Kool and the Gang - Something SpecialThough Kool and the Gang could have rested on their laurels, celebrating Celebrate!, the band and producer Deodato pressed forward.  They entered West Orange’s House of Music to record 1981’s Something Special, and most would agree the album lived up to its title.  “Get Down on It,” a favorite of Eumir Deodato’s, broke the band through in the U.K., and it didn’t disappoint in the U.S., either, going Top 10 Pop and Top 5 R&B.  The dance-party anthem was just what record buyers wanted from the funky and soulful troupe.  “Take My Heart (You Can Have It If You Want It)” was a more pure R&B outing, and though it handily topped that chart stateside, it missed the Pop chart.  “Steppin’ Out,” the bouncy album opener, barely missed the R&B Top 10 at No. 12, and placed at No. 89 Pop.  The album itself was also another feather in the band’s cap, reaching No. 1 R&B/No. 12 Pop in the U.S. and No. 10 across the pond.  A heaping helping of seven bonus tracks have been added to BBR’s reissue: 12-inch mixes and the single versions of all three A-sides, plus “Stop!,” originally added to Something Special as the lone bonus on Mercury’s 1998 CD release.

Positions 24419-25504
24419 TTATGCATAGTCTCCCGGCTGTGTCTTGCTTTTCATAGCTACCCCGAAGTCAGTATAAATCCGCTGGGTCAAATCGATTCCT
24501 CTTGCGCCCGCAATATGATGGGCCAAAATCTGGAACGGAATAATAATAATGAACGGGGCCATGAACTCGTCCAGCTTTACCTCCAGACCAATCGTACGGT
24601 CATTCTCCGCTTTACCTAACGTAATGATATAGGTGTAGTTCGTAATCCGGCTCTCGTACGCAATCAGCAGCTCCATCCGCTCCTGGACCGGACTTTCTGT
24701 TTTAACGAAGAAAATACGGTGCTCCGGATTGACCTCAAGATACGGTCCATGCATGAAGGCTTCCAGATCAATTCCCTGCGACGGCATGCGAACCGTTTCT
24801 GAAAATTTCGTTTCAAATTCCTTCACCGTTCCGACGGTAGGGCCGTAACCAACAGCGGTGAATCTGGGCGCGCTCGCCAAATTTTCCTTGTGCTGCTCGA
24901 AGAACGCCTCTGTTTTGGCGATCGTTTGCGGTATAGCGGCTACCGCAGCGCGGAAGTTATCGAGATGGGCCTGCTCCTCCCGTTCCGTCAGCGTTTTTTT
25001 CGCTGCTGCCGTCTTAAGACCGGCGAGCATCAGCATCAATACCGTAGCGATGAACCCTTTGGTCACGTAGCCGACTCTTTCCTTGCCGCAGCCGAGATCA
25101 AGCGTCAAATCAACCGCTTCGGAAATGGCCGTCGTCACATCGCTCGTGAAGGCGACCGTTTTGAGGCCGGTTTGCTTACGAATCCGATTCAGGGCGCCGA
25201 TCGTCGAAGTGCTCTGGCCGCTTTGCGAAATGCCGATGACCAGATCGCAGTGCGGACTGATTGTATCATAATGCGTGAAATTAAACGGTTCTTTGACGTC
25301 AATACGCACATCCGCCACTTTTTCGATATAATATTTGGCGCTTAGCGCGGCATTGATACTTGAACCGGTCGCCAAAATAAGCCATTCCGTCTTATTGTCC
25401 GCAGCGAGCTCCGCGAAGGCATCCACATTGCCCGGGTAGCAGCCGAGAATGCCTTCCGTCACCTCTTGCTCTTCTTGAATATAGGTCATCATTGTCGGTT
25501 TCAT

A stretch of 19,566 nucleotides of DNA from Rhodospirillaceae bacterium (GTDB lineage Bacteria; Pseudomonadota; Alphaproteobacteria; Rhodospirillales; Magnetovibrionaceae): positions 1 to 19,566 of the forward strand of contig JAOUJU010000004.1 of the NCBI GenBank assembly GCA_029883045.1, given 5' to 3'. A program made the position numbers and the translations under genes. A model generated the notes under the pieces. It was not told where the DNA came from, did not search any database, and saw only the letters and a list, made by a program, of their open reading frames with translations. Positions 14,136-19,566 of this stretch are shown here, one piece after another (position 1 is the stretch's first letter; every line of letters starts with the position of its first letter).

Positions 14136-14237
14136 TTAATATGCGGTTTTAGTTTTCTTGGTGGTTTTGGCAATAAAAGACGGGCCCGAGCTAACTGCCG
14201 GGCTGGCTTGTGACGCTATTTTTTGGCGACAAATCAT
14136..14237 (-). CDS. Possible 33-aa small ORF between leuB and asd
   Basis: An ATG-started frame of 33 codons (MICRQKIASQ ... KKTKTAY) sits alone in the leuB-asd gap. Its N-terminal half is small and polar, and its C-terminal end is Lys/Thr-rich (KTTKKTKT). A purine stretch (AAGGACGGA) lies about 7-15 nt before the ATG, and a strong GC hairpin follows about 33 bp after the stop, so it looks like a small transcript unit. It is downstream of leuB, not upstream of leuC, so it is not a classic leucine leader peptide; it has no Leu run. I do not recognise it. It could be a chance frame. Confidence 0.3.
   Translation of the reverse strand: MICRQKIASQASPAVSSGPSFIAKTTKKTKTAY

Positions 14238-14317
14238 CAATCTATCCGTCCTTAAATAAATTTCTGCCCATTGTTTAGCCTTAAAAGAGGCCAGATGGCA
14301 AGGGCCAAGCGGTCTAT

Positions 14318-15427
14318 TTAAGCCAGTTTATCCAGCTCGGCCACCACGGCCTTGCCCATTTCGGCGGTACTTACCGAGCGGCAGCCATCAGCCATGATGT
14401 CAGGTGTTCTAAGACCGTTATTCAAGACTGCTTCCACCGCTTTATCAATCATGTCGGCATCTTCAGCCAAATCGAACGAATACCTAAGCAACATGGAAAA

Kool and the Gang - As OneBy the time of 1982’s As One, the fourth title in BBR’s current program, synthesizers and New Wave-inspired production had given a new sound and style to what was considered R&B.  Eumir Deodato, for his fourth and final outing with Kool and the Gang, stresses in Steven E. Flemming’s new liner notes that the band felt no “pressure to change anything.”  He added, “We tried to make what we were doing better instead of making it different.  Just because other people are doing it differently doesn’t mean we have to do it differently…you can’t possibly follow everything.”  So Kool and the Gang marched to the beat of their own drummer, subtly incorporating electronic flourishes but adhering to the blueprint they had already established.  As One featured pretty balladry and party jams but also nodded to reggae (“Let’s Go Dancin’ (Ooh La La)”) and rap (the of-its-time “Street Kids”).  Loyal fans appreciated the stylistic consistency, and the album ascended to No. 29 Pop/No. 5 R&B.  It managed to go Gold, though it missed the Platinum mark; its three U.S. singles placed respectably, with “Big Fun” the most successful at No. 6 R&B/No. 29 Pop.  By this point, tension had crept into the band’s relations with their co-producer Deodato, and he opted not to return for Kool and the Gang’s next album.  The problems weren’t with the band itself but with De-Lite Records, Deodato stresses today.  The split worked out for both parties; Kool embraced the sleek eighties sound and triumphed with songs like “Joanna” and “Cherish,” while Deodato continued to work in both the R&B and jazz fields with the success befitting an elder statesman.  BBR has added six bonus tracks to As One: U.S. single A-sides “Big Fun,” “Let’s Go Dancin’ (Ooh La La La),” and “Street Kids,” plus U.K. A-side “Hi De Hi, Hi De Ho,” and 12-inch remixes of “Let’s Go Dancin’” and “Street Kids.”